As the name suggests, voluntary liquidation takes place when a director chooses to close their company and place it into liquidation.
Unlike compulsory liquidation, this is a completely voluntary process that is initiated by the director.
Voluntary liquidation is a means of closing a company which still has assets and liabilities to be dealt with. This is a process that breaks downs the company’s assets and liabilities, redistributing them to the shareholders and creditors of the company.
There are two main types of voluntary liquidation, Members’ Voluntary Liquidation (MVL) and Creditors’ Voluntary Liquidation (CVL.)
To help you find the best option for you under the circumstances, Clarke Bell has put together this comprehensive guide on everything you need to know about voluntary liquidation, so you can get on the right track.
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What is voluntary liquidation?
As we’ve mentioned, voluntary liquidation is entered into voluntarily by a company director and can only be carried out with the approval of at least 75% of company shareholders.
This is contrary to compulsory liquidation in which the company is forced to close. This is a process initiated by creditors who are owed money. Creditors can issue a winding-up petition to the court which, if successful, gives the court the right to appoint a licensed Insolvency Practitioner to close the company and pay back creditors.
Voluntary liquidation is an official insolvency process that winds up and dissolves a company, liquidating its assets which are in turn used to free up funds or pay off debts that are owed.
Following the voluntary liquidation process, the company is dissolved, meaning it will stop trading and is struck off the registrar of companies.
There are many reasons a company director would choose to enter into voluntary liquidation and this is a route that can be taken by either insolvent companies who can no longer afford to pay their debts or cover their daily costs, or solvent companies that are still viable.
A director of an insolvent company might choose this route as a way of taking control and closing their company in a way that ensures creditors are paid back what they are owed.
On the other hand, the director of a solvent company might select this option as a tax-efficient way of closing their business and freeing up funds.
Whatever your situation, next we will look at the different type of voluntary liquidation, so you can find the best route for you.
Members’ Voluntary Liquidation (MVL)
One type of voluntary liquidation is Members’ Voluntary Liquidation.
This is an option available only to solvent companies. This means a company that is sustainable, can pay their bills and generally hold assets of £25,000 or over.
There are many reasons a director might choose to place their company into Members’ Voluntary Liquidation, including:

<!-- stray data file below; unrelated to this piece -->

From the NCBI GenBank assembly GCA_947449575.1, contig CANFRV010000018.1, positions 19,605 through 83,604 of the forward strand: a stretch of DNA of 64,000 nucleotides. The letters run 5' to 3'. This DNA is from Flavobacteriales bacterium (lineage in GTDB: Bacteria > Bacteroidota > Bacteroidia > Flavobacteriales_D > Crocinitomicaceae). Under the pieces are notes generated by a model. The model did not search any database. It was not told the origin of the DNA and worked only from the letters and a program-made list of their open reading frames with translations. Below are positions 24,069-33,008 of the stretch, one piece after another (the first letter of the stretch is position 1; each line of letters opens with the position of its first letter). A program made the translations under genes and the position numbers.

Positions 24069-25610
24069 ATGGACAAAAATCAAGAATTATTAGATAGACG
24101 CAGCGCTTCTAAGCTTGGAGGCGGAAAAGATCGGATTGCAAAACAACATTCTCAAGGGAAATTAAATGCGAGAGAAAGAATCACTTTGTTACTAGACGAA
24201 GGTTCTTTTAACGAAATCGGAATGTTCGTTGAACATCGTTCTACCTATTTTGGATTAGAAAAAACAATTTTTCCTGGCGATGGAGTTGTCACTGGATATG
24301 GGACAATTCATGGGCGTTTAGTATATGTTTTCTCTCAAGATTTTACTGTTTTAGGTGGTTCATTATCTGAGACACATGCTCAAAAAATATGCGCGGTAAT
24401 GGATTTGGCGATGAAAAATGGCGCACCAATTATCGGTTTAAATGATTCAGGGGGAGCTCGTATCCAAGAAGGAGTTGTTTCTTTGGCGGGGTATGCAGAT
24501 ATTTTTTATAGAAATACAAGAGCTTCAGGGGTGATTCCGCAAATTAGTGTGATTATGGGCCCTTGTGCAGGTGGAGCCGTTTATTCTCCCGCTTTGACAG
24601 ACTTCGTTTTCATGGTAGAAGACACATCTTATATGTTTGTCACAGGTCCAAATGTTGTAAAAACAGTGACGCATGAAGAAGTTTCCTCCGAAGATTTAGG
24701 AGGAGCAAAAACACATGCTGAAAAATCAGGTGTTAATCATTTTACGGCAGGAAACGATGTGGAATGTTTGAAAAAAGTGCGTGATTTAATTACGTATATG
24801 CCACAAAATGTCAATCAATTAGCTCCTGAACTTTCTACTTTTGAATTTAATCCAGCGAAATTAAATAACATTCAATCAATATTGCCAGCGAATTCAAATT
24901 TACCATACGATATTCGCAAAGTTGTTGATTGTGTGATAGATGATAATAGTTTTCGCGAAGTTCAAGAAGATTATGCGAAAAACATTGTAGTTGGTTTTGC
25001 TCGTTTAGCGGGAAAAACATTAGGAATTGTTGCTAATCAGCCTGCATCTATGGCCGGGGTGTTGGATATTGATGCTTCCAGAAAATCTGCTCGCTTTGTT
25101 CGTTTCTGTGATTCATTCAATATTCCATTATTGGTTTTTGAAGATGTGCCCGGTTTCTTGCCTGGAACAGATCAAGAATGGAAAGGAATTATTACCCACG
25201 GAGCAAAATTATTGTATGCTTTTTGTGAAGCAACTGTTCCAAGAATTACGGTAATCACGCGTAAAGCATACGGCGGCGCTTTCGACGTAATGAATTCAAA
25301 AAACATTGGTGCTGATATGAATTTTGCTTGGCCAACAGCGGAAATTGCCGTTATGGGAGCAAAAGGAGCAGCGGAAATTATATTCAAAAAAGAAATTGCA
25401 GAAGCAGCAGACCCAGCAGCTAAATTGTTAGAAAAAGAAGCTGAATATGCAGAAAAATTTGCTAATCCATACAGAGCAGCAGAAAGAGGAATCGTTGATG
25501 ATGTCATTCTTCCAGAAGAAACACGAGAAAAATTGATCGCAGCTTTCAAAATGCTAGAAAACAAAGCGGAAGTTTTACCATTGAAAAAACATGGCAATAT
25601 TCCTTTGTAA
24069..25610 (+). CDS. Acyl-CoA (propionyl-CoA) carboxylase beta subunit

- They are retiring
- They are moving abroad
- They are taking a step back in the company to a PAYE role
- They no longer have a use for the business
An MVL is a great way to quickly free up funds and is also a highly tax-efficient way of closing a business.
This is because any funds taken out of a business through an MVL are subject to Capital Gains Tax which is set at 10% rather than Income Tax which is set at 18% or 28% at the higher level.
Further to this, there are additional tax benefits for shareholders of the company who are eligible for Business Asset Disposal Relief. This was previously known as Entrepreneurs Relief until 6th April 2020.
This lets the director sell all or part of their business and pay just 10% in Capital Gains Tax on profits over the lifetime of the business up to a limit of £1 million.
This is great news for directors as it can save them a small fortune on their tax bill and is one of the main benefits to closing a solvent company through an MVL.
Creditors’ Voluntary Liquidation
Unlike Members’ Voluntary Liquidation, Creditors’ Voluntary Liquidation is a type of voluntary liquidation open only to insolvent companies.
There are two main ways to test if your company is insolvent, including:
- The cash flow test: this establishes whether a company can pay its bills and day to day costs. If it can’t fulfil these commitments, it is deemed insolvent.
- The balance sheet test: this establishes whether a company has more assets than liabilities. If so, it can be deemed insolvent.
Like an MVL, a CVL is a formal insolvency process that liquidates a company, bringing its trading and operations to an end. It is also a completely voluntary process that is initiated by a company director.
There are many reasons why a CVL may occur. It is usually the best option for companies that are longer sustainable and are operating at a loss.
A director might choose this route as it is better for them to take control and act before they are forced into liquidation.
A licensed Insolvency Practitioner will be appointed to carry out the CVL and ensure the best outcome for creditors.
Clarke Bell are here to help
Whether you are applying for an MVL or CVL, Clarke Bell is here to help.
Our friendly team can offer expert insolvency advice to help you find the best route forward whatever the circumstances.
Over the past 28 years we have helped thousands of businesses with the liquidation process, so you can rest assured you are in safe hands.
We will work closely with your company to get to know your situation and get you on the right track. To find out more about how we can help you get in touch today.